So I attempted to engage him in conversation. “I think it is great that you are here,” I said.
     “I am glad that you think it is great,” he mumbled as he continued in his work.
     “I am curious, have you always enjoyed ministry to the homeless?” I asked.
     “Who said that I enjoyed this?” he replied. “Frankly, I mostly can’t stand the homeless people that I’ve met here.”
     “Really?” I said.
     “Have you sat down and talked with our guests here? A lot of them are homeless for a reason. A lot of them are half crazy,” he continued.
     “Well I guess that makes it all the more remarkable that you are here, washing dishes for the homeless,” I said. “Why are you here?”
     He looked up from his work at the sink, and said to me, with a tone of exasperation in his voice, “Because Jesus put me here. That’s why.” Then he continued in his work.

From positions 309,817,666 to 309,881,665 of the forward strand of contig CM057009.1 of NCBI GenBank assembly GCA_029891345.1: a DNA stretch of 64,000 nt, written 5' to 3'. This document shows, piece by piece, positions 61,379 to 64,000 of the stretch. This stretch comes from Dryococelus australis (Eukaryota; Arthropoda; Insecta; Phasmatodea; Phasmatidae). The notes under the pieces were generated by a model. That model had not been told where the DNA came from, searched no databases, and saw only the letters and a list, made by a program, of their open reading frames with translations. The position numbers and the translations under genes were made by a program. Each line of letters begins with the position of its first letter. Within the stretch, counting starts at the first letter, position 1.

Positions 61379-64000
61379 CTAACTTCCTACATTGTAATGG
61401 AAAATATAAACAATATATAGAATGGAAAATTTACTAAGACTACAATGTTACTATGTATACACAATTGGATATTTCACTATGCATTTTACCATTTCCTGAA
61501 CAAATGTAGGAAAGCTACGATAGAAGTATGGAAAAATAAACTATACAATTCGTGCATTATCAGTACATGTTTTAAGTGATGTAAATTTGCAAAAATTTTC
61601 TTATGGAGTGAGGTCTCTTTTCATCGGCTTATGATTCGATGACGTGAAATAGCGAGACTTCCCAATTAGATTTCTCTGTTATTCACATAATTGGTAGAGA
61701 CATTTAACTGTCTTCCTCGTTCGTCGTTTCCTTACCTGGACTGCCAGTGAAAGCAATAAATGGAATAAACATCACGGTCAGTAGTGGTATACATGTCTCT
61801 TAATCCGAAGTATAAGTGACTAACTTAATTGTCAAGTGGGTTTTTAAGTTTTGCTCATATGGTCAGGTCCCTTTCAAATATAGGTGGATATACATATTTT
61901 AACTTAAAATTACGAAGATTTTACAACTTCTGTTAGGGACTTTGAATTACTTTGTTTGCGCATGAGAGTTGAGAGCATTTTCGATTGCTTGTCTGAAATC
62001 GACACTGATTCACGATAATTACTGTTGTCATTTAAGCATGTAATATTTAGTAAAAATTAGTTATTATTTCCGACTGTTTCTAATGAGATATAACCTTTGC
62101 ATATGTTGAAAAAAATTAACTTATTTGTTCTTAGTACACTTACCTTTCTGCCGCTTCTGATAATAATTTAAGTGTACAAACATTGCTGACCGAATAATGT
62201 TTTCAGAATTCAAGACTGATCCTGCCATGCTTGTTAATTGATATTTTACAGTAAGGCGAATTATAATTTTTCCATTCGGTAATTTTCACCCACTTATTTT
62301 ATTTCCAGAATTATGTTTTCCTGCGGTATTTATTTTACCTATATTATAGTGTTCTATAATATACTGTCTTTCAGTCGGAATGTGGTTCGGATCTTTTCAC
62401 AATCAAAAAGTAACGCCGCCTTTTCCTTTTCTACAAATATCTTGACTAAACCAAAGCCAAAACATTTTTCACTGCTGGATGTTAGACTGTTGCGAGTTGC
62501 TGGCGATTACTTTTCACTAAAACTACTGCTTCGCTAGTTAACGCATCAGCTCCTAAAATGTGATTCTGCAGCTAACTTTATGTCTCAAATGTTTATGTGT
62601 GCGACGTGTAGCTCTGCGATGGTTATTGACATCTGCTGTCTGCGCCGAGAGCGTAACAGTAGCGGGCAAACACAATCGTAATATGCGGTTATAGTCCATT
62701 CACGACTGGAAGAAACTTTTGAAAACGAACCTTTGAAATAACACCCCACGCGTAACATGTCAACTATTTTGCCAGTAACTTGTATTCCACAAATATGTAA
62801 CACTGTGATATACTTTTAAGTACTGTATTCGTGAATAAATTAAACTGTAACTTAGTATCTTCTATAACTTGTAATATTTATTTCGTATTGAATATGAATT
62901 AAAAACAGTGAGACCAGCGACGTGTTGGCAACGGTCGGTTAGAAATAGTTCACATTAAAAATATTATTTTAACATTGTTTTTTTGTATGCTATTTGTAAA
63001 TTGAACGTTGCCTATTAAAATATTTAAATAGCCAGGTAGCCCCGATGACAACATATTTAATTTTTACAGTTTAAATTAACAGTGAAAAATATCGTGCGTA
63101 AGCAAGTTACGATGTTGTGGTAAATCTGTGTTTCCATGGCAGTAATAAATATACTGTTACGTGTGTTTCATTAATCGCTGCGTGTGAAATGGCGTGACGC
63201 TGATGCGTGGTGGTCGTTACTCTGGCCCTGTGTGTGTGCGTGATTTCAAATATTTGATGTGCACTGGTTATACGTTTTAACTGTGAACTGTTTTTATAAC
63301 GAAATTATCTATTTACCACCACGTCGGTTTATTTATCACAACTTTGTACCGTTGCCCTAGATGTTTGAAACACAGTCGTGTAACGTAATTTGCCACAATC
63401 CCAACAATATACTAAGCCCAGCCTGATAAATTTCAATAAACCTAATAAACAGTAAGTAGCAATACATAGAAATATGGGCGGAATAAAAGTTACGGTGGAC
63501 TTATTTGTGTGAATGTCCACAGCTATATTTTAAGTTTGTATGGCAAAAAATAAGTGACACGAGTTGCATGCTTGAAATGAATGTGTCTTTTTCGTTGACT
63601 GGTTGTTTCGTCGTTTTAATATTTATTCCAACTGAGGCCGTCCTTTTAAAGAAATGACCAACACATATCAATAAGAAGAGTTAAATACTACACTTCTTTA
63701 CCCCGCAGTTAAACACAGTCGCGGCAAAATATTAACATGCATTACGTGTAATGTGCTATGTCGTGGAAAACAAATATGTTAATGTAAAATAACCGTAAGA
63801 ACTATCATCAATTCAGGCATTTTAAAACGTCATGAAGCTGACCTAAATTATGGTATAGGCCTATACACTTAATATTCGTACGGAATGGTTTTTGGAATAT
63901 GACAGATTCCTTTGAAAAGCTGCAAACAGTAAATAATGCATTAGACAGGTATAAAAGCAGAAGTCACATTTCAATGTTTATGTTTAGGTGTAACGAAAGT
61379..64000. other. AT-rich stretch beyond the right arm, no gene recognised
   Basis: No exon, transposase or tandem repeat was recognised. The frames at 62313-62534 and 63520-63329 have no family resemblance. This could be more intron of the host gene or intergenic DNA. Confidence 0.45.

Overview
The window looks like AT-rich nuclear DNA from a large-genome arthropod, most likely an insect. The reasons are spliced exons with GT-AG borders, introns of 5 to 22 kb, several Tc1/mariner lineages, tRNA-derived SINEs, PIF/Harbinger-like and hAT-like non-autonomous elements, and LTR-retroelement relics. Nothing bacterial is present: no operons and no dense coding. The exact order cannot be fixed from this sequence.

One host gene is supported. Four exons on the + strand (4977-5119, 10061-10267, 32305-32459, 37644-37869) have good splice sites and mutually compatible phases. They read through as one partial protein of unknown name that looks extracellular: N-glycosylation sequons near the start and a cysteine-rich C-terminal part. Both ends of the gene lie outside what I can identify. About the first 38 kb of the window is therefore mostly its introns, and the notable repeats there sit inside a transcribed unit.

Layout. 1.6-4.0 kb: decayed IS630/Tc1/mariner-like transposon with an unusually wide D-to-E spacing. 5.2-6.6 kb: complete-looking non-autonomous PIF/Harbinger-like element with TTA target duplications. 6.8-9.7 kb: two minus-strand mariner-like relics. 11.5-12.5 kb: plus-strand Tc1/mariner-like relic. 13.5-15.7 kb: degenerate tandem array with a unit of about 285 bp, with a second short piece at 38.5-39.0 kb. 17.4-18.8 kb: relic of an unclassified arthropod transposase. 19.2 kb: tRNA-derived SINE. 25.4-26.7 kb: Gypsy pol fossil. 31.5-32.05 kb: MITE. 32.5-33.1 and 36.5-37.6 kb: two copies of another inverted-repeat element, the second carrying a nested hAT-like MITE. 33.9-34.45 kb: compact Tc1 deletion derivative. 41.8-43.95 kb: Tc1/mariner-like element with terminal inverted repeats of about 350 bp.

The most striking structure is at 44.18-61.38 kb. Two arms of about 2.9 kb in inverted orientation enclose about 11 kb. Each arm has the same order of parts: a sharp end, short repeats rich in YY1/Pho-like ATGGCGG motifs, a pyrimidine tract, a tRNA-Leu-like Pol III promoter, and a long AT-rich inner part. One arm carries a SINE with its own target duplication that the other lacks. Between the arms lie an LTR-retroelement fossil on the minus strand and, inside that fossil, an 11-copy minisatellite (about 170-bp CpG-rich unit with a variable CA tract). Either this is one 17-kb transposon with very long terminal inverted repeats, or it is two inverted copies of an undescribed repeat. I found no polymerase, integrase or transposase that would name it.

It’s a heck of a way to get the job done, but it’s uniquely Jesus’ way.


Isn’t it amazing what Jesus can get us to do!  That Jesus can be so irritating!!




Jesus calls us over and over to change lives. To change our own lives.  To inspire those around us to change their lives.  To become more and more like who Jesus calls us to be.  This is not easy work.




How are we changing lives through the ministry of Foam Lake United Church?  In the weeks and months ahead Jesus is calling us as a congregation to focus on this.  Isn’t transforming lives what we are really about?   Too often congregations focus too much on keeping our organization and building going.  We forget who we really are called to be.  I invite each of you to pray and listen for what Jesus is calling us to be about.  One thing some people will need to change is our expectation that people will come to us.  We too are called like Jesus to go out of our building into the community to share the Good News in words and action that God has given us everything to live well.